My passion for wildlife was stimulated in my teenage years, mainly thanks to my Mum (a biology teacher) who made me look at the world differently and being inspired by writers such as Paul Colinvaux. This early interest developed into biological research in my 20s, when I did practical conservation work in places such as the Comores and Mongolia.
Today, any free time I have I spend pottering around the flatlands of East Anglia or escaping to our hut on the Northumberland coast looking for wildlife and castles with my wife and children.
I studied Biological Sciences at Oxford and Conservation at UCL, and worked at Wildlife and Countryside Link before spending five years as Conservation Director at Plantlife.
I joined the RSPB as Head of Government Affairs in 2004, became Head of Sustainable Development in 2006, before becoming Conservation Director in 2011.
I am delighted to welcome back my colleague, Jonathan Hall (who heads our work in the UK Overseas Territories), to report on a new expedition designed to improve the protection of the marine environment around Tristan da Cunha.
We are very excited to announce that in January next year, the RSPB, Tristan da Cunha Government and the National Geographic Pristine Seas team will be conducting a joint 5-week marine discovery expedition to Tristan da Cunha archipelago, the UK Overseas Territory situated in the South Atlantic Ocean.
At least seven days sailing from Cape Town (with fair winds and calm seas, potentially many more if the roaring forties live up to their reputation), Tristan da Cunha is the most remote inhabited island in the world. The four main islands in the group are the peaks of gigantic underwater volcanoes which reach up from the abyssal plain. Tristan erupted as recently as 1961. Above water, their hard-to-access slopes are breathtaking and even give rise to the name of “Inaccessible Island”.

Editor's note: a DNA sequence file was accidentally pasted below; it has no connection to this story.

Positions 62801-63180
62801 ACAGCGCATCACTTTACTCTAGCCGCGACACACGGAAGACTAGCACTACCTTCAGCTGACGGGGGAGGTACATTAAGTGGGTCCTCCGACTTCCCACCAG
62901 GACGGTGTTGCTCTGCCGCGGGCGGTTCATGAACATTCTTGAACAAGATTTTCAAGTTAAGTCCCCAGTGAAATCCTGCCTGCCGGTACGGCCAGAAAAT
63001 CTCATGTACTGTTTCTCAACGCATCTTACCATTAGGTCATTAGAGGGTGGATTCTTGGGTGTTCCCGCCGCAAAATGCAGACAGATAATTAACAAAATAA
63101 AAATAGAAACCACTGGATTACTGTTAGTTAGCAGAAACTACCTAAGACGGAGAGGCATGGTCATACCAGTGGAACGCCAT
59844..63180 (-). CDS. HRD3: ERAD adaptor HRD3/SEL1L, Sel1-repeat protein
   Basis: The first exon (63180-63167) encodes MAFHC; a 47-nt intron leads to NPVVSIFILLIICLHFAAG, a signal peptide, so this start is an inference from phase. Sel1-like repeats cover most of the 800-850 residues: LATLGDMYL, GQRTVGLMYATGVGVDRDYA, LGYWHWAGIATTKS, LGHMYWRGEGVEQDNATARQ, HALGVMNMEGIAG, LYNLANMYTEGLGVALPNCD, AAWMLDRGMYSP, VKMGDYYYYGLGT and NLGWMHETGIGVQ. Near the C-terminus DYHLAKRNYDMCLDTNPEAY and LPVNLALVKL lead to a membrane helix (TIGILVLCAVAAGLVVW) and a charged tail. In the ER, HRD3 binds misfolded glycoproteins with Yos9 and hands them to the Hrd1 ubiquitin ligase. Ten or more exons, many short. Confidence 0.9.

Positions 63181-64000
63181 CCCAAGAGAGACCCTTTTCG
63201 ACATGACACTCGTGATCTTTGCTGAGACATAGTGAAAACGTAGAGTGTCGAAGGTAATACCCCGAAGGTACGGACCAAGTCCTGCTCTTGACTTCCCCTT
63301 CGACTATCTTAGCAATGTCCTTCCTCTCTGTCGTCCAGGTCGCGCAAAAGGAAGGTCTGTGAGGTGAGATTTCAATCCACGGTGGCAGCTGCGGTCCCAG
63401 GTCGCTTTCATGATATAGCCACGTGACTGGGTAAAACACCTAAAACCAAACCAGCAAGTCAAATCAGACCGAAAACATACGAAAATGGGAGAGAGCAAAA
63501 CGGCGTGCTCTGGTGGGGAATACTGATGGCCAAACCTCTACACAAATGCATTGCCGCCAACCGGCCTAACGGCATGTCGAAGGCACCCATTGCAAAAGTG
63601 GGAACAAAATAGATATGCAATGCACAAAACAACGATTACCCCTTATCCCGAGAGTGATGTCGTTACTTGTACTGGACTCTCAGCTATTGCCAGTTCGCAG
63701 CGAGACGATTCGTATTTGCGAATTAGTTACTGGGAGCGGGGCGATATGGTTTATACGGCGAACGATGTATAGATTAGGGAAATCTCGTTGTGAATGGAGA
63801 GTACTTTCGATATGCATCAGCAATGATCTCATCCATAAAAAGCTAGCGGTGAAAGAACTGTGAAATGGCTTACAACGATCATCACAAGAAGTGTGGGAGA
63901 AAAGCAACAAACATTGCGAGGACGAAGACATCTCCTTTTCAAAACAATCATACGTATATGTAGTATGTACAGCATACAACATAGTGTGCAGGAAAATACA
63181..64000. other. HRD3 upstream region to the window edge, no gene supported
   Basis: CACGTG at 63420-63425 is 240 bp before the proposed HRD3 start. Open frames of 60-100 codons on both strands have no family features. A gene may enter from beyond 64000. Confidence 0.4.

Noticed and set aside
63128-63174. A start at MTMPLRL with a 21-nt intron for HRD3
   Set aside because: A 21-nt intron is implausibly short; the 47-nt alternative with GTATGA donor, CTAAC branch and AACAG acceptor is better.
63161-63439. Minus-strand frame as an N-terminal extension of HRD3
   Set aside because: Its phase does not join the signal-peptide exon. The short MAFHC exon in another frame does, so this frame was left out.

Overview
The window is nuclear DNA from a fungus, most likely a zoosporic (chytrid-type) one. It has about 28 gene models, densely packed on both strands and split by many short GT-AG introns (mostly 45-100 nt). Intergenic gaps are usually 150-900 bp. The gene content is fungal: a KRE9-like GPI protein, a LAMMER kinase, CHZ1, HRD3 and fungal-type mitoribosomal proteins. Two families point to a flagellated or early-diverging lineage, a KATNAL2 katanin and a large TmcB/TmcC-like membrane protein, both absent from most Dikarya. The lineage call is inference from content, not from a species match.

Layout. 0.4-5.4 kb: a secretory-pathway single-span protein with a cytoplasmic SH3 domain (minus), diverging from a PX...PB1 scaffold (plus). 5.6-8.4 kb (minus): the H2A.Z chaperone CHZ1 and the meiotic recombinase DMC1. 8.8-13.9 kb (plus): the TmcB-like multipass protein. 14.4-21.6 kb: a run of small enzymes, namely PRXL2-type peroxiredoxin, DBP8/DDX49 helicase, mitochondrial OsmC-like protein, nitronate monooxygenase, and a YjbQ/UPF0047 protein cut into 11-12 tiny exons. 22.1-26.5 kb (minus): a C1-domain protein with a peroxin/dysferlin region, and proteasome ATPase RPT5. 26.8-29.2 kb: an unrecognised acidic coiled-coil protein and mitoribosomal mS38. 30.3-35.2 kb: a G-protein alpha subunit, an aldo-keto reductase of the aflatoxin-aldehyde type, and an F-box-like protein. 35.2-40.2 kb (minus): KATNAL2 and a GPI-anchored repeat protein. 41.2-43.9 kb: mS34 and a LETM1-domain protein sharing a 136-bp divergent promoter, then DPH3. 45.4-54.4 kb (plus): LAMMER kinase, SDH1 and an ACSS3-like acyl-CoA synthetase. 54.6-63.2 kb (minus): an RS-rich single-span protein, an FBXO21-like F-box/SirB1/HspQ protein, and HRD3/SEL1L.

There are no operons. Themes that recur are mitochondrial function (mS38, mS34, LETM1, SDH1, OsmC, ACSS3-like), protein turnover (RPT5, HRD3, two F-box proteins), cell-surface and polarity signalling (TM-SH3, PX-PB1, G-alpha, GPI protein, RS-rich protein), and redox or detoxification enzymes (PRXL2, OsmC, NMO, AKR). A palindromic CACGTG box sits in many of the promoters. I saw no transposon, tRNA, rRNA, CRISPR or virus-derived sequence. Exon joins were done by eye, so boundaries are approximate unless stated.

The islands provide vital nesting sites for many endemic albatrosses, shearwaters and petrels as well as some truly unique landbirds, whilst their shores are lined with seals and penguins.
Atlantic Yellow-nosed albatross, endemic to the Tristan group
Underwater, they are home to massive kelp forests and the unique lobster population upon which the Tristan da Cunha community depends via its MSC-certified sustainable lobster fishery. Further out to sea, these vast rich waters are still almost entirely unknown, but hold numerous seamounts and reports of important whale, dolphin, shark and tuna populations.
With a world-leading science team, underwater film-makers, deep-diving cameras, satellite trackers, a terrestrial film crew, expert local knowledge and plenty of places which no human eye has ever investigated before, we’re hoping to discover new species and records for Tristan, as well as to showcase the archipelago’s wildlife treasures to the world!
The expedition will help the Tristan community fulfil its ambition of establishing a regime for protecting the waters across the entire Tristan da Cunha Exclusive Economic Zone by 2020. This will be driven by the community, be science-led, and will meet both local economic and conservation needs. It will have the full financial support of the UK for management and enforcement, as part of the UK Government’s world-leading ‘Blue Belt’ commitment.
Most excitingly, the resulting protections will cover more than three quarters of a million square kilometres of rich ocean and also surround Gough Island World Heritage Site, described by the IUCN as ‘arguably the most important seabird island in the world’.
We’re very excited about this new partnership. If you would like to hear more as the work unfolds, please make sure to check in to our ‘Saving Special Places’ blog in January & February for updates, photos and short films from this cutting-edge expedition.
Thanks Johnathan, what a fantastic expedition, it's just this sort of activity and collaboration that excites me as an RSPB member. Please remind us what is happening as it progresses.